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									Bronze Age

Before Greek poetry, the Aegean Sea area was in a Greek Dark Age, at the beginning of which
syllabic writing was lost and alphabetic writing had not begun. Prior to then in the Bronze Age
the records of the Assyrian Empire, the Hittite Empire and the various Mycenaean states of
Greece mention a region undoubtedly Asia, certainly in Anatolia, including if not identical to
Lydia. These records are administrative and do not include poetry.

The Mycenaean states were destroyed about 1200 BC by unknown agents although one school of
thought assigns the Dorian invasion to this time. The burning of the palaces baked clay diurnal
administrative records written in a Greek syllabic script called Linear B, deciphered by a number
of interested parties, most notably by a young World War II cryptographer, Michael Ventris,
subsequently assisted by the scholar, John Chadwick. A major cache discovered by Carl Blegen
at the site of ancient Pylos included hundreds of male and female names formed by different
methods.

Some of these are of women held in servitude (as study of the society implied by the content
reveals). They were used in trades, such as cloth-making, and usually came with children. The
epithet, lawiaiai, "captives," associated with some of them identifies their origin. Some are ethnic
names. One in particular, aswiai, identifies "women of Asia."[23] Perhaps they were captured in
Asia, but some others, Milatiai, appear to have been of Miletus, a Greek colony, which would
not have been raided for slaves by Greeks. Chadwick suggests that the names record the
locations where these foreign women were purchased.[24] The name is also in the singular,
Aswia, which refers both to the name of a country and to a female of it. There is a masculine
form, aswios. This Aswia appears to have been a remnant of a region known to the Hittites as
Assuwa, centered on Lydia, or "Roman Asia." This name, Assuwa, has been suggested as the
origin for the name of the continent "Asia".[25] The Assuwa league was a confederation of states
in western Anatolia, defeated by the Hittites under Tudhaliya I around 1400 BC.

Alternatively, the etymology of the term may be from the Akkadian word (w)aṣû(m), which
means 'to go outside' or 'to ascend', referring to the direction of the sun at sunrise in the Middle
East and also likely connected with the Phoenician word asa meaning east. This may be
contrasted to a similar etymology proposed for Europe, as being from Akkadian erēbu(m) 'to
enter' or 'set' (of the sun).

T.R. Reid supports this alternative etymology, noting that the ancient Greek name must have
derived from asu, meaning 'east' in Assyrian (ereb for Europe meaning 'west').[14] The ideas of
Occidental (form Latin Occidens 'setting') and Oriental (from Latin Oriens for 'rising') are also
European invention, synonymous with Western and Eastern.[14] Reid further emphasizes that it
explains the Western point of view of placing all the peoples and cultures of Asia into a single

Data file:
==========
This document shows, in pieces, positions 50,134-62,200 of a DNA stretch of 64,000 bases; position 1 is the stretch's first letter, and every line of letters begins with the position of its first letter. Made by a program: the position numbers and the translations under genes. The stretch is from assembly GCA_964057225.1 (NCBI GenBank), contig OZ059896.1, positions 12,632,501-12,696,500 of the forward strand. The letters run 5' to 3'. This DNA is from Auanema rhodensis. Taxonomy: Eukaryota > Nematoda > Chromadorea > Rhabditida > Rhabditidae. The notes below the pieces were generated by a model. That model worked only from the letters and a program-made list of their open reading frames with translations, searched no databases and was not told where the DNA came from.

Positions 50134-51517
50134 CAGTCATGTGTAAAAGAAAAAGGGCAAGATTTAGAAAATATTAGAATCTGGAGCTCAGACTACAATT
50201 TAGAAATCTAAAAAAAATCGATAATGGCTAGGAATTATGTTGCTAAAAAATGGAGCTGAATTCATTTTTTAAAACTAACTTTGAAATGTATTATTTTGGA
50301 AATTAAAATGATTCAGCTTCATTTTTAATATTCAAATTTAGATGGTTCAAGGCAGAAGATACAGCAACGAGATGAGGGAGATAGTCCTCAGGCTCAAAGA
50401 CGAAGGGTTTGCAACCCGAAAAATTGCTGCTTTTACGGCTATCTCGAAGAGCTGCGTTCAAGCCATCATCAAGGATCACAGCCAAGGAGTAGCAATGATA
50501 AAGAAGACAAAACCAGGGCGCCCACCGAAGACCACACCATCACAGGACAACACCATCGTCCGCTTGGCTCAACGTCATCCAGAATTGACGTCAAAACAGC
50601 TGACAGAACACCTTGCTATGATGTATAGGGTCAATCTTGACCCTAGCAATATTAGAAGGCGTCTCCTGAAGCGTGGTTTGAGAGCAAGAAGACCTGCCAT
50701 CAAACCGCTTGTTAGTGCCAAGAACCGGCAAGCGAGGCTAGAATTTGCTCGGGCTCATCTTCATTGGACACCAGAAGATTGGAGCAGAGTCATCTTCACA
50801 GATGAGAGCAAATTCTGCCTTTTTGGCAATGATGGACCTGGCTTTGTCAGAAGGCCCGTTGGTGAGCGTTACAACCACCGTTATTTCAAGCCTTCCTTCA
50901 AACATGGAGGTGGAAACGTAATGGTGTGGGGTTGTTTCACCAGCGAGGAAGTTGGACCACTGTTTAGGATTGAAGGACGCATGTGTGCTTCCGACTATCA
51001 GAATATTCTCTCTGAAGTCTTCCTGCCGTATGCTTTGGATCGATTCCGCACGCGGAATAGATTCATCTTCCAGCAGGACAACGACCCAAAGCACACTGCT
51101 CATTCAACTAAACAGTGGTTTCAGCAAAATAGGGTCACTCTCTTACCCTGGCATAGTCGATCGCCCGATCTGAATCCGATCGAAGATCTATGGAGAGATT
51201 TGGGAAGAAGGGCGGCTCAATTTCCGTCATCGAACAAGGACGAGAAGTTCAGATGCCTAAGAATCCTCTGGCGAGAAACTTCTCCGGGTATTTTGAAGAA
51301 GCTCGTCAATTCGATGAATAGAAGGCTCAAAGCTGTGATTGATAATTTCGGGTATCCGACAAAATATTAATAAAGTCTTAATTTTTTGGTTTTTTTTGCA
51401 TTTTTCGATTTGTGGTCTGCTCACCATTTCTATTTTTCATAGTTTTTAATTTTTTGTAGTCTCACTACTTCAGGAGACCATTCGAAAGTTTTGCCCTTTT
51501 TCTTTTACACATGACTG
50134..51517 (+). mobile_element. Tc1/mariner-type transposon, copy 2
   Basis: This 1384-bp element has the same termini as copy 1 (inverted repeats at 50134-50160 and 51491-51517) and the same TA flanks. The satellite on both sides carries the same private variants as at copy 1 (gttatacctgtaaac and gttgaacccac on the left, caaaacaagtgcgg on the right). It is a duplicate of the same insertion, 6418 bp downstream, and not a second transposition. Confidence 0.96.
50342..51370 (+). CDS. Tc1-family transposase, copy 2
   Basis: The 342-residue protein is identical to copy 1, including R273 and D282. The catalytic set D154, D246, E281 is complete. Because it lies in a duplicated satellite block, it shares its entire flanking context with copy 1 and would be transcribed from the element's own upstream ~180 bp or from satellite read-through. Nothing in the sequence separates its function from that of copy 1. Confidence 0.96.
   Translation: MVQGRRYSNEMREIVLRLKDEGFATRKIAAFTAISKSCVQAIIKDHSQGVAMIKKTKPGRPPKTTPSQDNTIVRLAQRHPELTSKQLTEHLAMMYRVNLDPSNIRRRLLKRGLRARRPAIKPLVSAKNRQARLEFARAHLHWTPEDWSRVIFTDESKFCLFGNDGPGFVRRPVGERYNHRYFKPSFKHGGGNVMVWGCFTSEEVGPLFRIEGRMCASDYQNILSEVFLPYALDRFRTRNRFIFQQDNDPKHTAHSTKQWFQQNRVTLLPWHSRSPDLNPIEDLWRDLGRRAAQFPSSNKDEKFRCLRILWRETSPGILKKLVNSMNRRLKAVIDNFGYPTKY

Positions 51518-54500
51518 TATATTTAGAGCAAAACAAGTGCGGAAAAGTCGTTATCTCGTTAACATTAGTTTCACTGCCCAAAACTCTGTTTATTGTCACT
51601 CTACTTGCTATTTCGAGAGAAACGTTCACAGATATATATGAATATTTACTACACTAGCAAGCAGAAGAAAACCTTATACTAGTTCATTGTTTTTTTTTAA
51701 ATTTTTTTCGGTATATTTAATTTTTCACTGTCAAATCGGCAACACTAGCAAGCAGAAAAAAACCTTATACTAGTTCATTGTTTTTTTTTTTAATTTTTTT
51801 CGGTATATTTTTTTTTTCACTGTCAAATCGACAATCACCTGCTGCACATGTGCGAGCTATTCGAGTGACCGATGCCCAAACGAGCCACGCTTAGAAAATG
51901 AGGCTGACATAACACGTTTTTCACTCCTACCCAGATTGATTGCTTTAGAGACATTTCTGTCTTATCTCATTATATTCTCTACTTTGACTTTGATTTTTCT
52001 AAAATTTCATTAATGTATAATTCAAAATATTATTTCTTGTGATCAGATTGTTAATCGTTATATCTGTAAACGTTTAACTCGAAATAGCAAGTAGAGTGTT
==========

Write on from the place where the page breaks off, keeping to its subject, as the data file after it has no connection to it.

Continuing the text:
classification, almost as if there were a need for setting the distinction between Western and
Eastern civilizations on the Eurasian continent.[14] Ogura Kazuo and Tenshin Okakura are two
outspoken Japanese figures on the subject.[14]

History
Main article: History of Asia




1890 map of Asia

The history of Asia can be seen as the distinct histories of several peripheral coastal regions: East
Asia, South Asia, Southeast Asia and the Middle East, linked by the interior mass of the Central
Asian steppes.

The coastal periphery was home to some of the world's earliest known civilizations, each of them
developing around fertile river valleys. The civilizations in Mesopotamia, the Indus Valley and
the Huanghe shared many similarities. These civilizations may well have exchanged
technologies and ideas such as mathematics and the wheel. Other innovations, such as writing,
seem to have been developed individually in each area. Cities, states and empires developed in
these lowlands.

The central steppe region had long been inhabited by horse-mounted nomads who could reach all
areas of Asia from the steppes. The earliest postulated expansion out of the steppe is that of the
Indo-Europeans, who spread their languages into the Middle East, South Asia, and the borders of
China, where the Tocharians resided. The northernmost part of Asia, including much of Siberia,
was largely inaccessible to the steppe nomads, owing to the dense forests, climate and tundra.
These areas remained very sparsely populated.
The Silk Road connected many civilizations across Asia[26]

The center and the peripheries were mostly kept separated by mountains and deserts. The
Caucasus and Himalaya mountains and the Karakum and Gobi deserts formed barriers that the
steppe horsemen could cross only with difficulty. While the urban city dwellers were more
advanced technologically and socially, in many cases they could do little in a military aspect to
defend against the mounted hordes of the steppe. However, the lowlands did not have enough
open grasslands to support a large horsebound force; for this and other reasons, the nomads who
conquered states in China, India, and the Middle East often found themselves adapting to the
local, more affluent societies.

The Islamic Caliphate took over the Middle East and Central Asia during the Muslim conquests
of the 7th century. The Mongol Empire conquered a large part of Asia in the 13th century, an
area extending from China to Europe.

Geography

								
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